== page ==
Employees who leave organisations unwillingly may feel inclined to take something valuable with them. But an exit management policy that is properly implemented can help you avoid this.
The problem with redundancies.
Redundancies can expose organisations to the risk of data theft or data insecurity in a number of ways. Resentment towards the company or concerns about finding replacement jobs may cause those fearing redundancy to think they’ll lose nothing by taking confidential information. Employees in gross misconduct situations are usually suspended and removed from the workplace and access to data. Potentially redundant employees, however, are warned and then left at their desks, with the ability to copy and download files.
What precautions should be taken?
Before an employee is formally notified of their position, contracts of employment should be checked to identify what duties of confidentiality and protection – commonly called ‘restrictive covenants’ – exist after termination. These are really designed to protect employers’ business interests rather than to penalise employees, and can be inserted throughout any period of the employment relationship, including termination. The employee does, however, need to agree to them, so if this is done during termination then the employer will probably have to ‘pay’ for the agreement through such means as increased compensation.
What other safeguards should be in place?
Exit management policies are essential. Having one allows managers to shut down areas that are of risk to data theft. Client information should be treated just as any other valuable asset and should be protected from being leaked outside to benefit competitors and therefore damage the business. An exit management policy cannot be ad hoc and must be thorough and prepared in advance to stop confidential information being leaked. When correctly implemented, such a policy guarantees a return on investment.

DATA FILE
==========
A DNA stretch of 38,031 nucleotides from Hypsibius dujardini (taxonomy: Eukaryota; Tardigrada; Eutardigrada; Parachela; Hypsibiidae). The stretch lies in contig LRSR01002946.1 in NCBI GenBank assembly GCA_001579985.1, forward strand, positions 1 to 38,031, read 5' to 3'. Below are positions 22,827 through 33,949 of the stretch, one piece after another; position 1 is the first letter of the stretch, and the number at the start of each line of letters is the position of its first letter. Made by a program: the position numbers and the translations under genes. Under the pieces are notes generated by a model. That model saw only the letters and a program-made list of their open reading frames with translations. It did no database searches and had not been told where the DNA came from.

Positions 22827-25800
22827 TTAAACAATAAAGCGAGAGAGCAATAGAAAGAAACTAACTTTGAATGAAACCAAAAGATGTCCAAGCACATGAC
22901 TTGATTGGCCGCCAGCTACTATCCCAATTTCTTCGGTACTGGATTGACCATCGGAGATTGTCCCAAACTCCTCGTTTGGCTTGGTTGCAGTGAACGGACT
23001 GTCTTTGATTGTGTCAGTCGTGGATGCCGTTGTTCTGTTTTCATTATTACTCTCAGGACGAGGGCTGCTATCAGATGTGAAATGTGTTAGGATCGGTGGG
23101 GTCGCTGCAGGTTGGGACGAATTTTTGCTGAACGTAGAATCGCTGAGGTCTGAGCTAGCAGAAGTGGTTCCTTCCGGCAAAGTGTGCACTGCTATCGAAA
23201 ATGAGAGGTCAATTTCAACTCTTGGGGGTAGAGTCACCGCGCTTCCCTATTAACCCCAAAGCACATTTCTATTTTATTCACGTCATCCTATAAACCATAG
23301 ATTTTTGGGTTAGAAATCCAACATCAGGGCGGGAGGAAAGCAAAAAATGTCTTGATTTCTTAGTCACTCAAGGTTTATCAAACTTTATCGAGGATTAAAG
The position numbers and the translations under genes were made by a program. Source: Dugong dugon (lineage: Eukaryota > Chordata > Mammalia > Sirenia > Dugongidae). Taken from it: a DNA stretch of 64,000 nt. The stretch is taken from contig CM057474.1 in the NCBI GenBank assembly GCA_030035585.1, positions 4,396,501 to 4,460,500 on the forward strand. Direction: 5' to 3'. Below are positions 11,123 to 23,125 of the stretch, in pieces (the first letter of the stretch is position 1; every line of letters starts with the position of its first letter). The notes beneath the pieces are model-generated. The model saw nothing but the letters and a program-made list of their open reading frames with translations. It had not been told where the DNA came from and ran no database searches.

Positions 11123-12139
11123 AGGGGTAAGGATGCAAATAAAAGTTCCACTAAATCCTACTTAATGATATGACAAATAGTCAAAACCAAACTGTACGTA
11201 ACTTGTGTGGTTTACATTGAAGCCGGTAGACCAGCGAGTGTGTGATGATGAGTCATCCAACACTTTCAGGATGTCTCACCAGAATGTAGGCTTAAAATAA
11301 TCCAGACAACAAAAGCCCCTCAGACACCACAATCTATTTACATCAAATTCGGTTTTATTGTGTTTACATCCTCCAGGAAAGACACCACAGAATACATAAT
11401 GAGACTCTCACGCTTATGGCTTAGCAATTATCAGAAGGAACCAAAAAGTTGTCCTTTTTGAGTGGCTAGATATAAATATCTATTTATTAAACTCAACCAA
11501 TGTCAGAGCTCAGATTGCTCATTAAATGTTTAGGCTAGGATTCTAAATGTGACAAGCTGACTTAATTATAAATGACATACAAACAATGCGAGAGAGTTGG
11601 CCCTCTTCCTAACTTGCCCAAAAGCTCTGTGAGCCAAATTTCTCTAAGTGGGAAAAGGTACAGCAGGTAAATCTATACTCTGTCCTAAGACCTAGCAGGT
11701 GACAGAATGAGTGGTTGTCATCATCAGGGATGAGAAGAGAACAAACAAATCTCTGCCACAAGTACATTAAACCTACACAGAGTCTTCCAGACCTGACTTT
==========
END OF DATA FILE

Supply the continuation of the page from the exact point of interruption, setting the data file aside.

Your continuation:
What should an exit management policy (EMP) include?
An EMP should lay down a ‘road map’ of options for managers to consider if any of their vital key members resign, or specifically in this case, face potential redundancy. The information should range from basic ideas such as checking the contract of employment to confirm their notice period, to less obvious ones such as whether or not a review of their email history should be done to check for suspicious activity. An EMP aims to remove the need for managers to think about the practical steps the could or should take, which means they can focus on determining which steps are most appropriate for the particular situation.
What stops the loss of vital information?
One option is to reduce the influence a single employee can have on important customers; key clients should deal with a number of employees. However, though this works in theory, in reality it is often difficult to ensure. Another idea is to restrict access to confidential information through a password protection system, or by locking databases and systems to users. Monitoring activity like email and printing use, or the use of external storage devices like iPods can also help employers to keep an eye on suspicious conduct, but only as long as this is in keeping with the organisation’s IT policy or if the employee is suspected of misconduct. If not, then there is a risk of breaching privacy laws.
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